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Short Communication Open Access The Pythagorean Srinivasa Swaminathan* Department of , and Computing Science, Dalhousie University, Halifax, N. S., Canada *Corresponding author: Srinivasa Swaminathan, Professor Emeritus, Department of Mathematics, Statistics and Computing Science, Dalhousie University, Halifax, N. S., Canada, Tel: 902-494-3864; E-mail: [email protected] Received date: May 05, 2014, Accepted date: Sep 23, 2014, Publication date: Sep 26, 2014 Copyright: © 2014 Swaminathan S. This is an open-access article distributed under the terms of the Creative Commons Attribution License, which permits unrestricted use, distribution, and reproduction in any medium, provided the original author and source are credited.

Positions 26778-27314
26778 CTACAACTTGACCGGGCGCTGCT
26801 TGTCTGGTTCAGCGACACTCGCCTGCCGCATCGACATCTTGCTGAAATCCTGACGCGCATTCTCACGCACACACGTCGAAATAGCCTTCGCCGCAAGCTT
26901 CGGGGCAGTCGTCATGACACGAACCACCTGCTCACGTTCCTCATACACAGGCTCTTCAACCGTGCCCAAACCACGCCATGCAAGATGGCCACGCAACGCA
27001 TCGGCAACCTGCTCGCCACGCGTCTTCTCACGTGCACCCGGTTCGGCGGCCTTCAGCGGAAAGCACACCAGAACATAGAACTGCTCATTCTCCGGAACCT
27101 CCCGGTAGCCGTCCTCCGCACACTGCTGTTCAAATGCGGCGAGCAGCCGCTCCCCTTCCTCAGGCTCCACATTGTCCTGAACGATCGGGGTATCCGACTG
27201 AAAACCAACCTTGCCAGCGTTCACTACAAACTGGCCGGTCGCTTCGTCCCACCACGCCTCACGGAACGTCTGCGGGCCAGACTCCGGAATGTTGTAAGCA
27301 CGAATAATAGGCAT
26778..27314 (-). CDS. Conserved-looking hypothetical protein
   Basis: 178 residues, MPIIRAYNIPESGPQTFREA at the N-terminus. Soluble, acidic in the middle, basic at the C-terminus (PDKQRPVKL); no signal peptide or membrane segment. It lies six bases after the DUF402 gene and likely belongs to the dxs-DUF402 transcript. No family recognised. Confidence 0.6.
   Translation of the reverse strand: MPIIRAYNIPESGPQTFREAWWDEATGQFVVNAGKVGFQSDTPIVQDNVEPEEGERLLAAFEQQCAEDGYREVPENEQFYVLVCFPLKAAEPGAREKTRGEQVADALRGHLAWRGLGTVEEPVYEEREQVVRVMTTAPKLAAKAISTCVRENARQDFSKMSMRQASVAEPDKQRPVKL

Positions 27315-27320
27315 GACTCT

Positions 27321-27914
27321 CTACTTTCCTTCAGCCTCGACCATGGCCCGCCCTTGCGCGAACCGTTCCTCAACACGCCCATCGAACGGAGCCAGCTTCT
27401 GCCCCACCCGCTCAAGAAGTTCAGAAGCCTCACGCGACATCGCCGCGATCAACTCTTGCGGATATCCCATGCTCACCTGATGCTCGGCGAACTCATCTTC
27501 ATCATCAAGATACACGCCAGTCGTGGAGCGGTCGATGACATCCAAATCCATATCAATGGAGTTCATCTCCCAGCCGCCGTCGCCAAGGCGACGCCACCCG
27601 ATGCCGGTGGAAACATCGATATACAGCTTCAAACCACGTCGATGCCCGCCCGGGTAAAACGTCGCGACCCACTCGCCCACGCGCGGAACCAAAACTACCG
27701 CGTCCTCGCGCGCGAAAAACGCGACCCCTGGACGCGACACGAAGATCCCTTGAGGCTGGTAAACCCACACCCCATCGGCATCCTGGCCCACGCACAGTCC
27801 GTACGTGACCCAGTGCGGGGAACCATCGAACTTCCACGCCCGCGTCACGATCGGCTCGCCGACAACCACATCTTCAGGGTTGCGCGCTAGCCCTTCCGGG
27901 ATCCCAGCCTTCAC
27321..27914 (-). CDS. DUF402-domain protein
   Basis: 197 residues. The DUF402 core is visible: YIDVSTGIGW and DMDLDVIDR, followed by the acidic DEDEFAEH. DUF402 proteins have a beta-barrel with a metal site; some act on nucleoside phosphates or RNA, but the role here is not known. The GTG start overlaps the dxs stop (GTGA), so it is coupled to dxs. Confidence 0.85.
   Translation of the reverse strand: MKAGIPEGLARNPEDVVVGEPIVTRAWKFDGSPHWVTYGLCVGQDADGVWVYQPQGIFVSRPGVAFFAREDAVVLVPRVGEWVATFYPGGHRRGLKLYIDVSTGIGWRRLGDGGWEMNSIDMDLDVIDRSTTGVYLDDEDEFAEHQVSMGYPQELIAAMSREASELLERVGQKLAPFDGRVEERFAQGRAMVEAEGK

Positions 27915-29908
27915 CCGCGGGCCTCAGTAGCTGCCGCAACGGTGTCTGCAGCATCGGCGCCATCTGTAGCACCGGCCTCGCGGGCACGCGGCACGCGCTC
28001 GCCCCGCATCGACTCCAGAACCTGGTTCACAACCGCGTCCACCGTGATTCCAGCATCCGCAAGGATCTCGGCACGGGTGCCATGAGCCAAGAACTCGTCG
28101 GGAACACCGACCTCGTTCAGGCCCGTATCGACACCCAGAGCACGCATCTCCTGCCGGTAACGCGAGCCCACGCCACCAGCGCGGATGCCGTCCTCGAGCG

Pythagorean Theorem Ask anyone you happen to meet socially what theorem he/she remembers from high-school . The chances are high that the reply would be the . But if they are asked to state the theorem they may not be able to do so except, perhaps, to say that it concerns and that the conclusion is c2 = a2+b2.

It is believed that lived in the 6th century B. C. in the island of Samos, Egypt and in Croton in southern Italy, besides visits to neighbouring countries. He was the leader of a society, called Brotherhood, which was devoted to the study of mathematics, astronomy, religion and music. Among other things he is famous for the theorem attributed to him. The theorem was known earlier in some form or other in India and ; the Hindu mathematician Baudhayana discussed it around 800 B.C. in his book Baudhayana Sulba Sutra. It was known even earlier to the Babylonians.